And the Wind Whispers Maria

It has been a strange couple of weeks weather-wise. No new rain like the stuff we got in November, when the thick clouds and nightly thunder and lightning shows scoffed in the face of the arbitrary dry season dates recited by rote from every mouth in Atitlán. However, the wind has been unusually strong and erratic. Normally by this time of year (in our experience, anyway) you can count on calm, sunny mornings and slightly breezy afternoons. A level of consistency and predictability we very much appreciate considering one of the only structured portions of our day down here is our morning swim. Wander down to the dock around 9, lounge around for about 5 minutes or so (more if it is warm and sunny, less if it is cloudy or windy), around 30 seconds of whining and procrastinating before finally jumping in with grumpy frowns and sudden exclamations of shock (despite the fact the water temperature no longer should hold any surprises for us), swim to the neighbour’s dock and back (around 10 minutes) using slow, easy breaststroke, cap it off with a final 50-metre dash using front crawl, flailing my way back toward the dock somewhat comedically, violently flinging my face out of the water for air prior to every stroke of my left arm, desperately gasping an unfortunate mix of air, water and whatever bugs happen to be gracing the lake’s surface on that particular day. Then a brief period of treading water to catch my breath, futilely attempt to clear my ears and, of course, spit a bunch of times. Then we crawl out, lie prone on the dock for anywhere from 3 to 10 minutes depending, once again, on very subtle variations of the weather (it is always between 18 and 20 degrees this time of the morning, and always at least partially sunny). Finally, shirt and flip flops back on for the long trudge back up the hill (roughly 10 stories, as Lyle measured during his last visit). So I’m sure it is glaringly obvious how destructive something as seemingly innocuous as a windy stretch could be to the careful balance of this delicate routine. Suddenly it might feel ever so slightly too cool to be ideally comfortable sitting on the dock beforehand, and the whole dock is swaying back and forth in the large waves making our jump in just a hair less steady, our measured breaststrokes leave us susceptible to nostrils full of water when timed incorrectly, going out with the waves and coming back against them leads to a complete loss of symmetry from an effort standpoint, among the huge rollers my so-called front crawl devolves into nothing more than a really slow way to drown myself, and our recovery period of lying on the dock becomes less relaxing and recuperative and more about shivering, motion sickness and painfully erect nipples. And people think we have it easy down here.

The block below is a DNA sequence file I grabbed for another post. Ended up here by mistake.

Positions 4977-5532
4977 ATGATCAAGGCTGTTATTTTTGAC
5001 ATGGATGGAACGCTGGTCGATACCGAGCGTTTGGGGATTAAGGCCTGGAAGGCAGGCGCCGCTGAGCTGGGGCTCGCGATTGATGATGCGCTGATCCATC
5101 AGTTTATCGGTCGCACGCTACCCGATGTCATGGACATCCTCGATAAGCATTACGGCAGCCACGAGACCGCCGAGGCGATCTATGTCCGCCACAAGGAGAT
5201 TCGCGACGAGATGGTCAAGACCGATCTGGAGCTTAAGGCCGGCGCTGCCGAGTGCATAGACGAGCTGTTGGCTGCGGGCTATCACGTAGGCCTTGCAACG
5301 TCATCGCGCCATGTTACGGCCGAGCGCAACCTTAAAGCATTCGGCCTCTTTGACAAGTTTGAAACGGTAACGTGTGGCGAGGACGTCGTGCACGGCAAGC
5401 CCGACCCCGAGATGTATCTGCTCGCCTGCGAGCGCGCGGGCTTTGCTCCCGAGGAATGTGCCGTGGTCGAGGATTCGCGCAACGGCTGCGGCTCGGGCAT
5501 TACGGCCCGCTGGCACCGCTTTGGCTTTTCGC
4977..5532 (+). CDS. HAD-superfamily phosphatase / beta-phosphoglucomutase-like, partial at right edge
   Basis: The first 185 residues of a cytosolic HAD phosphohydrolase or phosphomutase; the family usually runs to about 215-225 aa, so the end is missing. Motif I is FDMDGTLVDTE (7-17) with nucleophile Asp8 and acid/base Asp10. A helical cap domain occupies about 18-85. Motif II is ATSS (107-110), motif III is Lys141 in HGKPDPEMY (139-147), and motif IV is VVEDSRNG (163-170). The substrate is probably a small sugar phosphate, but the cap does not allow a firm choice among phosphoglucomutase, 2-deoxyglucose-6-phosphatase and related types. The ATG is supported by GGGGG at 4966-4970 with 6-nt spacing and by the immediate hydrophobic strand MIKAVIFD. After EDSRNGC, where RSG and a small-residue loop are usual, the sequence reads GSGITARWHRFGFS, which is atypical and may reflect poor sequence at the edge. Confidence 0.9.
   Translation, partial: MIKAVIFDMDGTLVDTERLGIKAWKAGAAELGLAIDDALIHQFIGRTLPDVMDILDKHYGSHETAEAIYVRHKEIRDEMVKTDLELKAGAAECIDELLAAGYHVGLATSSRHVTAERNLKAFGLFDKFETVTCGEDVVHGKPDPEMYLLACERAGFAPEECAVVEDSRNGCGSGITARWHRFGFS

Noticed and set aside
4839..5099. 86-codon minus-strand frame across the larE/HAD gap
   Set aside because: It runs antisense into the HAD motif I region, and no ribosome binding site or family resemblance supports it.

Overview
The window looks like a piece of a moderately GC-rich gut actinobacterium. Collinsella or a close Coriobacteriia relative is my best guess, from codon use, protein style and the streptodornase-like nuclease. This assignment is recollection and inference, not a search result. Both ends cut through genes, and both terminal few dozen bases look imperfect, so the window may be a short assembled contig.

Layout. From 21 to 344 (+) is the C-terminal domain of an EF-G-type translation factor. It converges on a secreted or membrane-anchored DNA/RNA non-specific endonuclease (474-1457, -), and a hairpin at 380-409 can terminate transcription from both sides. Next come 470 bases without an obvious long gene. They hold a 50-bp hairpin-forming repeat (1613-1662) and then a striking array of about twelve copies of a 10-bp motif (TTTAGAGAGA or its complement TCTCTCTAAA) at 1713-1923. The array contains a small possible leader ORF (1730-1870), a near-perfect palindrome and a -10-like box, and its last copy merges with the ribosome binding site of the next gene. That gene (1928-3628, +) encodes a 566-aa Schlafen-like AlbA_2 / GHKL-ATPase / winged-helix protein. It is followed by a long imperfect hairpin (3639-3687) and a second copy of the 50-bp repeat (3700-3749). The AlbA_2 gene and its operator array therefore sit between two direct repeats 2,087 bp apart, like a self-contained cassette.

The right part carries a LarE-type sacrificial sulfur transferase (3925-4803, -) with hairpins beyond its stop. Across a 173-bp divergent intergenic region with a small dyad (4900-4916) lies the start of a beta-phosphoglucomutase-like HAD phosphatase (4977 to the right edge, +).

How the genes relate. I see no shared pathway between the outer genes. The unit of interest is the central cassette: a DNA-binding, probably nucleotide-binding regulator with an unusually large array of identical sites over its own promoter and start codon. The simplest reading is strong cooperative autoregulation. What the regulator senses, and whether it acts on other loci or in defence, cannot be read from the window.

We have also noticed a lot more helicopters flying by these days, as many 2 or 3 some days. We have no idea if this trend is in any way connected to the increasingly erratic wind patterns or if there has simply been more helicopter-related business to attend to in the area. Things such as medical evacuation, wildfire control and dramatic shootouts between nefarious villains and their heroic counterparts who love dramatically swinging from the landing skids by one arm.

Last weekend we visited the First Annual Harvest Festival in Barrio 2 of San Marcos. “Barrio” officially means “neighbourhood”, although in San Marcos it also means, unofficially of course, “way the hell up the hill”. Long, sweaty climbs aside it made for an interesting excursion. Put on by a local coffee roaster, it mainly resembled a small alternative market where local expat organizations, artists and farmers set up informal booths (consisting generally of a blanket on the ground, stuff pinned to the wall or, in very select circumstances, a small table) selling everything from coffee to pumpkin seeds to art to handmade trinkets to jocote ice cream to multi-coloured vests to beef jerky to free branches of rosemary to chocolate cake (served on a styrofoam plate by a group of white “monks” who had shaved their heads but couldn’t quite bring themselves to part with the beards). It was a fairly jovial little gathering, with some of the people raising money to support charitable groups, and others raising money to support themselves and their eclectic tastes in hair ornaments, handmade jewelry and ludicrously baggy pants. On the other hand, clearly very little of the budget needed to be set aside for such luxuries and razors, bras or, heaven forbid, shoes. On the backpacker circuit these days it seems that barefoot is the new filthy dreadlocks. Although it can’t be easy to afford the frequent tetanus shots.

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